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Ann Pharmacother. 2002 Mar;36(3):504-11.

Prostaglandin analog treatment of glaucoma and ocular hypertension.

Author information

  • 1School of Pharmacy and Pharmacal Sciences, Purdue University, West Lafayette, IN, USA.

Abstract

OBJECTIVE:

To review available data related to the use of prostaglandin analogs (bimatoprost, latanoprost, travoprost, unoprostone) in the management of ocular hypertension and open-angle glaucoma.

DATA SOURCES:

Primary and review articles were identified from a MEDLINE search (1966-May 2001) and requested information from product manufacturers.

STUDY SELECTION AND DATA EXTRACTION:

All available information, including that published in articles and abstracts, which was deemed relevant was included in this review. Limited data have been published to date.

DATA SYNTHESIS:

The prostaglandin analogs appear to be effective, well-tolerated agents for the reduction of intraocular pressure (IOP) in patients with primary open-angle glaucoma and ocular hypertension. This drug class offers an alternative for patients who do not achieve control with another topical antiglaucoma agent or for those with a contraindication to first-line therapy with beta-adrenergic antagonists. Based on preliminary clinical data, bimatoprost, latanoprost, and travoprost appear to be at least as effective as timolol, while the effectiveness of unoprostone is similar or slightly less. Prostaglandin analogs may be used in conjunction with other antiglaucoma medications, although further studies must establish the optimal combination. Whether clinical experience will yield outcomes in favor of one of the prostaglandin analogs remains to be determined. Patients should be educated on adverse events associated with prostaglandin analogs, particularly the potential for changes in the pigmentation of the iris and eyelashes.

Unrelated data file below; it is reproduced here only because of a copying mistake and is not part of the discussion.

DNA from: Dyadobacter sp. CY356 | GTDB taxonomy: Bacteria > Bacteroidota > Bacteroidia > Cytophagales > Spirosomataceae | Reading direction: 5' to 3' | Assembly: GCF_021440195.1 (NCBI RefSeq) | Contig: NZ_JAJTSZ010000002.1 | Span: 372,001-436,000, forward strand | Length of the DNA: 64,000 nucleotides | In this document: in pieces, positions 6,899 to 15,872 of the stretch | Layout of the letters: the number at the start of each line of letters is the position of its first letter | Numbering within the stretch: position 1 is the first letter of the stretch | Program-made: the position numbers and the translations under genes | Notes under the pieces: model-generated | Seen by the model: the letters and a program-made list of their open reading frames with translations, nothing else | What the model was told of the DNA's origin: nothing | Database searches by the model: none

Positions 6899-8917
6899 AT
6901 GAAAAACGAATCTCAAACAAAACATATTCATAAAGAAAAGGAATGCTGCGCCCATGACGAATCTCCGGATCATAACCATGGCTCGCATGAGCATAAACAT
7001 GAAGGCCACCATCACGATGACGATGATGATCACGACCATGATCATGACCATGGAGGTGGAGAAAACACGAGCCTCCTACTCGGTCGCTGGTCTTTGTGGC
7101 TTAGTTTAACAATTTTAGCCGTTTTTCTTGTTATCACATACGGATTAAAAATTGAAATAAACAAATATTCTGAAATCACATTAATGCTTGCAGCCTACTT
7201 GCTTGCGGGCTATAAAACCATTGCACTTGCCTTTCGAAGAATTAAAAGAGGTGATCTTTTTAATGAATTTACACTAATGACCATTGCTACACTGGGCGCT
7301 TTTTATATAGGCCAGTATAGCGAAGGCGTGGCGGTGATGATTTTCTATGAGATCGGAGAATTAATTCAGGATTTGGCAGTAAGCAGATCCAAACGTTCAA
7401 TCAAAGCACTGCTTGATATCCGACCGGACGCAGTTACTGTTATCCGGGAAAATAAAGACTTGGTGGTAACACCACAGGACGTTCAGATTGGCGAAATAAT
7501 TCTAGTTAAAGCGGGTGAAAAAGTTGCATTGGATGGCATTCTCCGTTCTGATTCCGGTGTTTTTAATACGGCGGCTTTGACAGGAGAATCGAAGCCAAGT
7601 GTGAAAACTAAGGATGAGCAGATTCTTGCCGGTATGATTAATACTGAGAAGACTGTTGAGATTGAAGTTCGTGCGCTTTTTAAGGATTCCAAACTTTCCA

CONCLUSIONS:

Bimatoprost, latanoprost, and travoprost appear to be equivalent to the current standard of therapy in the topical treatment of elevated IOP. Further clinical data published in article versus abstract format is required to better assess potential differences among these 3 agents.

PMID:
11895065
[PubMed - indexed for MEDLINE]
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